A third area of research focuses on documenting the impacts of cognitive and affective biases on real-world outcomes and decisions. In the context of consumer behavior, Reutskaja et al. examine how price information affects choices concerning which denomination to use when paying for products (e.g., one €50 bill or five €10 bills) and choice of form of payment (cash vs. debit card). In a series of experiments, consumers exhibited the “price-denomination effect” whereby they anchor on prices when deciding which denomination to use. Using an Ecological Momentary Assessment (EMA) methodology, Colombo et al. investigated the relationship between affective forecasting biases and perceived psychological wellbeing. They found that positively biased forecasting of positive affect (i.e., overestimating positive emotional states) is associated with higher perceived psychological wellbeing and resilience. These results suggest that affective forecasting could function as an adaptive cognitive distortion that boosts people's resilience and mental health. On the other hand, Savioni and Triberti review the role of different cognitive biases in the decision-making and health management of patients with chronic diseases. The authors illustrate how different biases might influence the motivation and agency of patients and propose a process model of how cognitive biases can lead to suboptimal decisions. Garrido et al. studied decision delay–the time patients wait before seeking medical attention after symptoms have started–in acute coronary syndrome patients who survived their cardiac episode. They found that patients who had better knowledge of cardiovascular risk factors reported shorter decision delays, suggesting that knowledge of such factors could play a role in decision-making during an acute cardiac event (i.e., a heart attack). Finally, Sambrook et al. review the role of personal experience with extreme weather events in shaping climate change beliefs and action, as well as the influence of prior beliefs on people's perceptions of climate change impacts. The review highlights the importance of examining processes such as motivated reasoning to understand biases in the interpretation of personal experiences of climate change impacts.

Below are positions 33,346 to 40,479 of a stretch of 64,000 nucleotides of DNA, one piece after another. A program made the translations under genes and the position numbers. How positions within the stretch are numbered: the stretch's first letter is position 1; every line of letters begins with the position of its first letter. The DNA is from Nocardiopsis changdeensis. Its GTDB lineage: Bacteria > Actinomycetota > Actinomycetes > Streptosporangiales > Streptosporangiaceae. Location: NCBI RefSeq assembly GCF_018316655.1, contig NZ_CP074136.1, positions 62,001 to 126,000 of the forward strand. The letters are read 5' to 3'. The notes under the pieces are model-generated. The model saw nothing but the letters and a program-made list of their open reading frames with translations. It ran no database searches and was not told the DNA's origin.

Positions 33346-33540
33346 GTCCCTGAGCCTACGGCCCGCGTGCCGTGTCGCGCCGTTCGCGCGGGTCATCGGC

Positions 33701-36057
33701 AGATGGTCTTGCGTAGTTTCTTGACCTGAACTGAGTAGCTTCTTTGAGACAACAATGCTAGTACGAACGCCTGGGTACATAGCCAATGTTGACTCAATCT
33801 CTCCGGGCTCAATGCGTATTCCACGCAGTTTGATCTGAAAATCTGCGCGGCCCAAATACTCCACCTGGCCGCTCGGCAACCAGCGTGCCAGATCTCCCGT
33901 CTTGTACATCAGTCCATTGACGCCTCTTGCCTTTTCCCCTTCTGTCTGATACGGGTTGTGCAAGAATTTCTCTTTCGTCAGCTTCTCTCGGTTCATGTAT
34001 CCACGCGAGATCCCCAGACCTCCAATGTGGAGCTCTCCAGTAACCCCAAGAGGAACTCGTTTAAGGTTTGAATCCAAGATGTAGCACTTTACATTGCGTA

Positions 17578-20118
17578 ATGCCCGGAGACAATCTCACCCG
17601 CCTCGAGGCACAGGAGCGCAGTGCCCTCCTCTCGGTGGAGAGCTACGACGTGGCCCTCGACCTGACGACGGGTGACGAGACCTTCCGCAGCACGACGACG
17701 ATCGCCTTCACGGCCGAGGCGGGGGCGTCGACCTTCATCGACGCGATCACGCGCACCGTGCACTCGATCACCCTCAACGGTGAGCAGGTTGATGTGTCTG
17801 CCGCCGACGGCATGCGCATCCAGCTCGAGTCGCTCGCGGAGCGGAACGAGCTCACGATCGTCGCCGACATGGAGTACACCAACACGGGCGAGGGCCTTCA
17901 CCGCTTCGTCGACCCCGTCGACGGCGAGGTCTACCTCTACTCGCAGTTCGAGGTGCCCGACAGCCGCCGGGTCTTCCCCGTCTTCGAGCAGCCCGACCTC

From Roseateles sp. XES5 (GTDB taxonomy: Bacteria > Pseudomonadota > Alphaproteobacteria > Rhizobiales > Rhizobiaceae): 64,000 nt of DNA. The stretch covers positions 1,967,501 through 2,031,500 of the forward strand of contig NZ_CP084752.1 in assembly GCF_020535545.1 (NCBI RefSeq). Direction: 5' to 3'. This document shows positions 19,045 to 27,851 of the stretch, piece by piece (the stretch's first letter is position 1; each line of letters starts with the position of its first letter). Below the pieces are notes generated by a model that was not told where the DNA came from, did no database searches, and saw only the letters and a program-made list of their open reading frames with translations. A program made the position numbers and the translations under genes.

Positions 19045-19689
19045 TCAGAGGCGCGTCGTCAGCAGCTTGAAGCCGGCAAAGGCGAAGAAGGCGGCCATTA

A final line of research focuses on testing the effectiveness of strategies to overcome misconceptions, enhance probabilistic reasoning, and improve risky decision-making. Ferrero et al. examined the effectiveness of refutation texts at debunking misconceptions about education among teacher education students. Through a series of experiments, the authors show that refutation texts reduced teachers' endorsement of misconceptions in the short run but not in the long run. The study shows that, once adopted, misconceptions in education can be highly resistant to change. Focusing on probabilistic reasoning, Cruz et al. developed a graph-based Bayesian network tool representing probabilistic dependency relations between variables. The tool was effective to improve Bayesian reasoning in complex scenarios in which most individuals are prone to committing systematic errors. This tool may be used to improve probabilistic reasoning in risk-sensitive fields such as medical or forensic diagnostics and environmental or economic risk forecasting. Finally, Baltruschat et al. test the effectiveness of a mindfulness-based intervention in reducing risky driving behavior in a group of repeat traffic offenders. Participants who were trained in mindfulness did not show differences in emotional regulation, but showed improved performance in risk situations and had fewer accidents in comparison with control groups